A LeBron James rookie card has sold at auction for a remarkable $1.8 million, setting a new world record for a modern-day sports card.
The 2003-04 LeBron James Upper Deck rookie Patch Parallel card sold at Goldin Auctions on Sunday (July 29), following an international bidding war between collectors.
According to reports, the winning bid was placed by Leore Avidar, CEO and co-founder of Lob.com.
The result stunned experts and collectors alike, as the final price was the kind usually reserved for antique baseball cards.
“If we were talking about a T206 [Honus] Wagner, or a 1952 [Mickey] Mantle, it probably wouldn’t be that much news,” Ken Goldin, founder of Goldin Auctions told ESPN.
“But when you’re talking about a card that was literally produced 17 years ago and is for a guy still playing in the NBA, it’s just shocking news to a lot of people.”
LeBron James made his debut for the Cleveland Cavaliers in 2003, and having subsequently played for Miami Heat – before returning to the Cavaliers in 2014 – he now plays for the Los Angeles Lakers.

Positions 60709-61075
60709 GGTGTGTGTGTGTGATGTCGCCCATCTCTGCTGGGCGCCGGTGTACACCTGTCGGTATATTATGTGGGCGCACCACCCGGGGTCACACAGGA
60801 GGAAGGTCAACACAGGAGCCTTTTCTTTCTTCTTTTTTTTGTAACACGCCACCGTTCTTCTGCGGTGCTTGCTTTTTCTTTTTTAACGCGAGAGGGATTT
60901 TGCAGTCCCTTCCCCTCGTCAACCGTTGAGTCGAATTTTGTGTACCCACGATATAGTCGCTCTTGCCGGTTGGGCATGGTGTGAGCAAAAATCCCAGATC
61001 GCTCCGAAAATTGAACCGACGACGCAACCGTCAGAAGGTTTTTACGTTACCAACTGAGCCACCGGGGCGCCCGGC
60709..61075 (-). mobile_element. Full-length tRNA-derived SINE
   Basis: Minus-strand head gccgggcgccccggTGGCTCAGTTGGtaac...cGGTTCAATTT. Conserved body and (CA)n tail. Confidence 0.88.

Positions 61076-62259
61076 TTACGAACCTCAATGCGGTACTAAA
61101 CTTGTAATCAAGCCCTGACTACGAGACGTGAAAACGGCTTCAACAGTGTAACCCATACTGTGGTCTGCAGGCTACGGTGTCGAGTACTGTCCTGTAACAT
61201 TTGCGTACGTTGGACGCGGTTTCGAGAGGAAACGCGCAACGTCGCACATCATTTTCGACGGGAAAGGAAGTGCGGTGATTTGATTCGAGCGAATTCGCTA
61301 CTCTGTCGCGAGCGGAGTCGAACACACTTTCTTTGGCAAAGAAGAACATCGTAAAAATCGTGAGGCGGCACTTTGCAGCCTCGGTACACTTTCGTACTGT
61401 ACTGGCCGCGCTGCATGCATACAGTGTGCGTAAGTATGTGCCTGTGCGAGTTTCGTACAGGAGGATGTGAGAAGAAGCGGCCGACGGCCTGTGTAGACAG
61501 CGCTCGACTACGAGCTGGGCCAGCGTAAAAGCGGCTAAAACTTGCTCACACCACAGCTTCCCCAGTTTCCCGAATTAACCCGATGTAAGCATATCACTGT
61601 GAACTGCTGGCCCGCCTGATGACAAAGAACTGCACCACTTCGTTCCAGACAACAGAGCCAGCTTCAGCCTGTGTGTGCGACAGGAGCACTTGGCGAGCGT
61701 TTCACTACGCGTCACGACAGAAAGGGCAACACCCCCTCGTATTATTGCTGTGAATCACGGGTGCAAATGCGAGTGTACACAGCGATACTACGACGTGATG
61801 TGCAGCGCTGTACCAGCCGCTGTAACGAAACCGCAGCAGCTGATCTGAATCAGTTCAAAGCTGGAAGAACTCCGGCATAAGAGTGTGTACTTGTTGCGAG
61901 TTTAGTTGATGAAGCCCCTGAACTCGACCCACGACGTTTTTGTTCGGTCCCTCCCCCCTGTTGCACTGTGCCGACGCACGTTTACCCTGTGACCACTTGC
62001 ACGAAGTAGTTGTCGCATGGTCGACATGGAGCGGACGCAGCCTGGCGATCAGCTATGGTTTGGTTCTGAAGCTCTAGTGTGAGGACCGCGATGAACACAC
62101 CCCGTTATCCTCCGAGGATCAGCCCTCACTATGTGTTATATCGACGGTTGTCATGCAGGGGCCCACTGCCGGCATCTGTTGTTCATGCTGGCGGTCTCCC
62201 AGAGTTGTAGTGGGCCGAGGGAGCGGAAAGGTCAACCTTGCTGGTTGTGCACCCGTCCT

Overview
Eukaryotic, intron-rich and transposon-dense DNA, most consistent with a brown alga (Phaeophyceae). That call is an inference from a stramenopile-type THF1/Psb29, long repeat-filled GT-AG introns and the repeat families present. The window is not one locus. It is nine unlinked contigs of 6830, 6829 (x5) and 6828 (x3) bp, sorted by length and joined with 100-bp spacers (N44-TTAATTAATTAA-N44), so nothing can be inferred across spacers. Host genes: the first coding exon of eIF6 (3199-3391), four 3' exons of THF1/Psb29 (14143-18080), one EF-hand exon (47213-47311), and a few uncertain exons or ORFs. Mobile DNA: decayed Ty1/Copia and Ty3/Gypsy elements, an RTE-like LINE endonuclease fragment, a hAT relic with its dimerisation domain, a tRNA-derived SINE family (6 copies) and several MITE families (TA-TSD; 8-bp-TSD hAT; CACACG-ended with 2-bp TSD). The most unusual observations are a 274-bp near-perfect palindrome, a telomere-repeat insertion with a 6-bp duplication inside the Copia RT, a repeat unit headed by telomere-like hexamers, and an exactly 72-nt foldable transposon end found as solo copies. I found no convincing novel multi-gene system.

He is widely regarded as one of the greatest players in NBA history, having won three NBA championships, four NBA MVP Awards, three Finals MVP Awards and two Olympic gold medals.
James is regularly compared to Michael Jordan as perhaps the finest player in basketball history – and it seems the value of his memorabilia is similarly valued.
The card features LeBron James’ autograph along with a patch from his Cleveland Cavaliers rookie jersey, and is one of only 23 of its kind ever produced – matching the number ’23’ he wore on his jersey.
The card was also one of only two examples to achieve the grade of BGS GEM MINT 9.5, making it the finest ever offered for auction.
The result almost doubled the previous record for a modern sports card, classed as any card produced after 1980.
That record had also been set by Goldin Auctions back in May, when a mint Bowman Draft Chrome Red Refractor Rookie Card featuring current baseball star Mike Trout sold for $922,500.
The LeBron James card is now the first million-dollar basketball card, marking a huge step for the hobby, and some experts believe the market may even surpass that of rare baseball cards in the near future.